A few weeks before his dad died, my husband said, ''The only mistake Dad made was marrying a woman only five years younger than he was.'
Dad died a year ago at 90. Dad belonged in a nursing home. Despite mountains of laundry, though, and the near impossibility of keeping him clean and fed and monitored, he was still at home.
It came out of his wife's hide. By the time she broke her leg and their lives blew apart, she was down to 67 pounds.
But this was a joke my spouse was making. Supposedly.
''You know, one reason I married you is that you're 10 years younger,'' he said. ''I'm counting on you to be around to change my diapers.''
We had a good laugh. No, dear, I said, I won't be doing that.
I look to the future and see: diapers. By the time my kids are asking me to provide 50 hours a week of infant day-care so they can pursue their fabulous careers, my old man really will be an old man. Maybe diapers on both ends. Of the spectrum, I mean.
How simple was my thinking a year ago, when the in-law crisis broke. The two of them were living in Birmingham, Ala., in their perilous split-level house.
My husband is the only child.
I thought, if only they would have listened and moved up here, we would have been able to take proper care of them. Then his mother wouldn't have gotten away with this everything's-just-fine front, keeping Dad's true condition a secret. Which she did. And prides herself on. (It has to be a generational difference.)
Well, Dad died. She's up here, in an assisted living apartment. Would this, then, be proper care? She must be lonely.
And she doesn't like the food, either.
So she's 20 minutes away. I still can't get there and sit for a nice visit, as would be proper. I still have three kids and a job, and that was excessive to begin with.
Her son, though, does get there, besides taking care of all her business. How many visits a week would be right? Whatever the number, I'm sure we fall short.
I'm the one home during the day. So she gets stuck with me. I take her to her appointments. Which is frightening. She's tiny. She's in pain and winces. She's always just about to fall down.
Last week we went to the dentist. She lacked the strength that day to lift the walker an inch to get it over the threshold. Distracted, I didn't notice immediately. She didn't say she needed a hand. We muddle like this.
When I say she's ''stuck with me,'' I mean it. We are opposites. She is reserved. I have a big mouth. She scrubbed her bathrooms in Birmingham with a toothbrush. Now she's riding around town in a station wagon on which some kid wrote ''WASH ME.''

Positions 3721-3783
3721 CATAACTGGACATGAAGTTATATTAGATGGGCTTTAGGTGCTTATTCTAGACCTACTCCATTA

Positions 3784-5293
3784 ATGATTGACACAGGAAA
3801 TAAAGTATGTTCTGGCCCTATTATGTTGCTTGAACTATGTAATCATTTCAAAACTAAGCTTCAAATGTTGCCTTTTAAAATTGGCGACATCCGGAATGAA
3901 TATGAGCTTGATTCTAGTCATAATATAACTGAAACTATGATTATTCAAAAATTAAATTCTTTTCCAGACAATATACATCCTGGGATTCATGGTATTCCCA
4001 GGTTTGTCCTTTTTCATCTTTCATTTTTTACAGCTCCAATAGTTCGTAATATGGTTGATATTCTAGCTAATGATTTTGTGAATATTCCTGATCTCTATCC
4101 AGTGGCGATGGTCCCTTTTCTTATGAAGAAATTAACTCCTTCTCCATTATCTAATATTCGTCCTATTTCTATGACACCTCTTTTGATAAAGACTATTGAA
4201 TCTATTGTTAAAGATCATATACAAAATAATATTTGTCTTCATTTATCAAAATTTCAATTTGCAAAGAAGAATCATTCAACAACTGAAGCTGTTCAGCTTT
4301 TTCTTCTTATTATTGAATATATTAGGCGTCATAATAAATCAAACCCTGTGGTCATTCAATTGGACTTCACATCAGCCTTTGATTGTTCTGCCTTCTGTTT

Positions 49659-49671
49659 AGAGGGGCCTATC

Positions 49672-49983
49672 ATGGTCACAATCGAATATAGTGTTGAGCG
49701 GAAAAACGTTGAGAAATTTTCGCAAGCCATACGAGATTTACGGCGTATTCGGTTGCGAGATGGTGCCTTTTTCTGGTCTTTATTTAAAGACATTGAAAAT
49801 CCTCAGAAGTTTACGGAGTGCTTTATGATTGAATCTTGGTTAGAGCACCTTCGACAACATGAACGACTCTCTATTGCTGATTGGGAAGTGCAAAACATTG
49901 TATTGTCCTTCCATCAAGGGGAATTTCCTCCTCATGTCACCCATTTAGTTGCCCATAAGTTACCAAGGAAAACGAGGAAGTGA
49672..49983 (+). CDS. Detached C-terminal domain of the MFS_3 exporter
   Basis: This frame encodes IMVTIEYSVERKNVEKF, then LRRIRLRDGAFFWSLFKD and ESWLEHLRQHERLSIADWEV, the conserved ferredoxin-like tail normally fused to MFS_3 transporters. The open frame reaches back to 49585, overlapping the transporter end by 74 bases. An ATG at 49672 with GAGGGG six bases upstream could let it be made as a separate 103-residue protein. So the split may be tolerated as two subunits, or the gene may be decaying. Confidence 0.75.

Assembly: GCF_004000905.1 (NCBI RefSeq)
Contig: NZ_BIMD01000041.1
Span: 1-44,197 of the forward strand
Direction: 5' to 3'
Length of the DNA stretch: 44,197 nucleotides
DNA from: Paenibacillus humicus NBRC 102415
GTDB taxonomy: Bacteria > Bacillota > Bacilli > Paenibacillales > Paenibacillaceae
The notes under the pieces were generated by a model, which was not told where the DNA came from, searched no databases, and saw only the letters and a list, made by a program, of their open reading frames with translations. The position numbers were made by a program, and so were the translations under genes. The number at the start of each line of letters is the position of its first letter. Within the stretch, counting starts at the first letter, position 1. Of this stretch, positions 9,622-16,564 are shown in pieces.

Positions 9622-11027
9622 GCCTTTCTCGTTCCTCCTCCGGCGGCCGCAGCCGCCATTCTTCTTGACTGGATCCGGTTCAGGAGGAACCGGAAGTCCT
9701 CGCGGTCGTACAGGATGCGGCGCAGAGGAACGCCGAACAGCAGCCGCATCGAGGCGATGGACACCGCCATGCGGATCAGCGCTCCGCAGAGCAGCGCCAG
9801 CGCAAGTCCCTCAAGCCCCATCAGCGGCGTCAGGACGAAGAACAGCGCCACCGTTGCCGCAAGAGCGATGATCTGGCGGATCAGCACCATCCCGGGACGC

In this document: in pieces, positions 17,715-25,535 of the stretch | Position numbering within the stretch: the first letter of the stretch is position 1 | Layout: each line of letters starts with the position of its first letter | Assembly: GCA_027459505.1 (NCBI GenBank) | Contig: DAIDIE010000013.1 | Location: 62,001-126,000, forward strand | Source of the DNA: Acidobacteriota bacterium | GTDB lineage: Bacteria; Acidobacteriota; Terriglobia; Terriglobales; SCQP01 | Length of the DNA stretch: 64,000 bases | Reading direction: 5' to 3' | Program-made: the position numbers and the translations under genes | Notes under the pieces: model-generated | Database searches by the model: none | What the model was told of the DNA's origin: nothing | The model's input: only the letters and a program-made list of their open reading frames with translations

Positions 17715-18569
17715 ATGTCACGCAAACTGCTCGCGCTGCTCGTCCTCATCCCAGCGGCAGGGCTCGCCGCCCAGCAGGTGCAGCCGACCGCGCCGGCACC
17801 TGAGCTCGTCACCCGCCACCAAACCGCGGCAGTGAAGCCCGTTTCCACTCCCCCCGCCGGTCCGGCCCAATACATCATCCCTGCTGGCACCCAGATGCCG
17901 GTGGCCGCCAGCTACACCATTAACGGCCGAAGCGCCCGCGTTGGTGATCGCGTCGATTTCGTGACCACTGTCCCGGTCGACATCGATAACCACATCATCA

She's a trouper, though: ''I'm a tough old bird.'' So she is. An elegant one, too -- she dresses and accessorizes to go to the doctor's.
We also are from very different generations. Her personal psychology is from the 19th century -- she's 86. I'm a baby boomer.
This sent me back to ''Another Country'' by Mary Pipher, the Nebraska psychologist who got labeled a ''lifestyle guru'' after the success of her book ''Reviving Ophelia.'' ''Another Country'' argues we are not at all set up to take good care of the elderly. Pipher writes of her work with families:
''From both generations I hear stories of conflict, frustration, guilt, and anger. While the old often feel abandoned and misunderstood, their younger relatives often feel unappreciated, stressed, and guilty. Hurt feelings often come from taking personally problems that are cultural or developmental. As a nation, we are not organized in a way that makes aging easy.''
Tomorrow we are due for another outing -- back to the doctor. I will take her home and feel like we should be doing more, but not have the resources to do much of anything about it. She probably feels neglected and wonders why I can't manage to make it over to relieve her boredom.
She is slow. I'm always racing, often toward the next extra-large cup of Zimbabwe, with room for milk.
But here we are, stuck with each other.
E-mail the writer: kochakian(at)courant.com
Distributed by the Los Angeles Times-Washington Post News Service
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